The Harmony spiral bound watercolour pads feature 12 sheets of paper in all three surfaces, HP, Not (Cold Pressed) and Rough, and the spiral bound edge and stout backboard make them ideal for plein air work.

Taking a Break, Ballerina on Hahnemühle Harmony Cold Pressed (NOT/Cold Pressed) A4 spiral bound sketchbook, watercolour, gouache, FW acrylic ink and Conte pencil

Suitable for all techniques

Harmony watercolour paper is a natural-white paper suitable for all wet painting techniques, and being surface sized, will stand up to some paint removal, should that be necessary.

Wet colours can be easily corrected or removed with little or no damage to the surface. The paper is substantial enough to enable scratching out small areas with a scalpel blade, such as tree branches etc.

The Lane Through to Milwich, Cotman watercolours on Hahnemühle Harmony (25.4x35.6cm) Rough watercolour paper

Harmony watercolour paper is acid free, light-resistant and are eraser resistant due to the surface sizing - not that I would ever advocate or encourage the use of erasers as a general practice! As a general rule, initial pencil lines should, in my view, be left and treated as all part of the painting process.

A range of sizes and surfaces

The Hahnemühle Harmony surface sized watercolour Blocks come in a range of sizes with HP, Not (Cold Pressed) and Rough surfaces all available. Each block contains 12 sheets of paper, which is glued on the edges and has a stout backboard.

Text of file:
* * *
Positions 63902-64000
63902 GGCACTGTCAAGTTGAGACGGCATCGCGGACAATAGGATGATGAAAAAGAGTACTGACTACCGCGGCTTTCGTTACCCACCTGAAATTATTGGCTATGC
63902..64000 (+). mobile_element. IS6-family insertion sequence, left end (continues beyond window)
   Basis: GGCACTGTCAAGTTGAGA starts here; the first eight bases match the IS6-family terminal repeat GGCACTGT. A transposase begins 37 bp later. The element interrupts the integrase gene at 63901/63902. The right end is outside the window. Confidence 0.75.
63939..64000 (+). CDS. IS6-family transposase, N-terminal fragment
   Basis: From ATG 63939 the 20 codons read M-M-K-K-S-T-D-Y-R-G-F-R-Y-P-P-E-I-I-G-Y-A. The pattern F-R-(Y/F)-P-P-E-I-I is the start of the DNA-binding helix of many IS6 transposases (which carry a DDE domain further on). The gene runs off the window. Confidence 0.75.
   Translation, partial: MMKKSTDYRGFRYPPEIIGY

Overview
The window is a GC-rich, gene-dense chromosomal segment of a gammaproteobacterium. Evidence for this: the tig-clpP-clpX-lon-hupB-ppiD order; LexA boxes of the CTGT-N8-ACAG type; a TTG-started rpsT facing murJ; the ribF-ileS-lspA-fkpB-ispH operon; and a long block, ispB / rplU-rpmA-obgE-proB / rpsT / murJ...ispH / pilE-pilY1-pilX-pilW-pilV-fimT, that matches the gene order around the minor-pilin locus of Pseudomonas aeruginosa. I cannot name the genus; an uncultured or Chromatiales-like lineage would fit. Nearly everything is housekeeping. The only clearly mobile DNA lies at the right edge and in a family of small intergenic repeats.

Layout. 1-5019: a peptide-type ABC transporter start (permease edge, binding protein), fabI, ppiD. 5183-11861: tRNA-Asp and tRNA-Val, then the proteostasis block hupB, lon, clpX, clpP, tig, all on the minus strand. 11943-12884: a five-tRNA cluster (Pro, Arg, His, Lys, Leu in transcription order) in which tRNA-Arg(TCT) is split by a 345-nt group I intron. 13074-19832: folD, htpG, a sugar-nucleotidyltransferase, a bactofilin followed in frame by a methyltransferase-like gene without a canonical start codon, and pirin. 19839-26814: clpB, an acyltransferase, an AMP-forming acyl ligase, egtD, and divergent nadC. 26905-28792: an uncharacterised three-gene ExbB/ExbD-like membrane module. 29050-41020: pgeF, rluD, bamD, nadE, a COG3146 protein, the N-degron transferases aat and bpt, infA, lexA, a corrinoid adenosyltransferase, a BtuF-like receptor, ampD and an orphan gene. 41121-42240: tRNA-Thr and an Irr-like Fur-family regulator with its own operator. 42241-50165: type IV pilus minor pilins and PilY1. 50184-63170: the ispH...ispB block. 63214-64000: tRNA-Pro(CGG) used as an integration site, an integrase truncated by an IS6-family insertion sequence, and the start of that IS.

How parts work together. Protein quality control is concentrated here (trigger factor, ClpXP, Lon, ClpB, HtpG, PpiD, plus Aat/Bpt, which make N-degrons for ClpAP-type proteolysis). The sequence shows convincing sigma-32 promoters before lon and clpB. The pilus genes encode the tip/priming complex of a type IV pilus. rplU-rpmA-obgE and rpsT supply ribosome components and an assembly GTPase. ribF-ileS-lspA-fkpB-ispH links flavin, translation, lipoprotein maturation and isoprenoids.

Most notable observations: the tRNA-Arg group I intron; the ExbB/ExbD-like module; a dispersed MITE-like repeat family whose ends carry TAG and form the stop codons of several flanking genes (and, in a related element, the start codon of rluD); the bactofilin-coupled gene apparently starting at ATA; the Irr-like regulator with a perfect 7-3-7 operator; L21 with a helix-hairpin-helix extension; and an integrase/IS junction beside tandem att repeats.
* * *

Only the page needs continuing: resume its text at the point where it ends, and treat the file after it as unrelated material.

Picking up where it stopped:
As with all watercolour blocks, these don’t require any stretching, and I used some fairly wet washes on the surface in several of my demonstrations, with very little distortion… certainly nothing of consequence, and once dry, the paper returned to its original state of being drum tight.

Liver Buildings sketch

Liver Buildings, pen and ink sketch from my own photograph, Hahnemühle Harmony Hot Pressed (HP) Watercolour Block (24.4x35.6cm)


To sum up, a very satisfactory paper all round, and with a choice of either the spiral bound sketchbook version, or the useful Block pads. There should be a size to suit most artists, and all of the three different surfaces performed well under some fairly robust treatment.

More useful information on watercolour papers

I started painting with watercolour many decades ago, and over the years I’ve tested out a vast range of the different watercolour papers that are available to us artists, from gelatine sized handmade rag papers to the numerous mould-made papers, with a view to seeing which manufacturer and surface best suited my style of painting.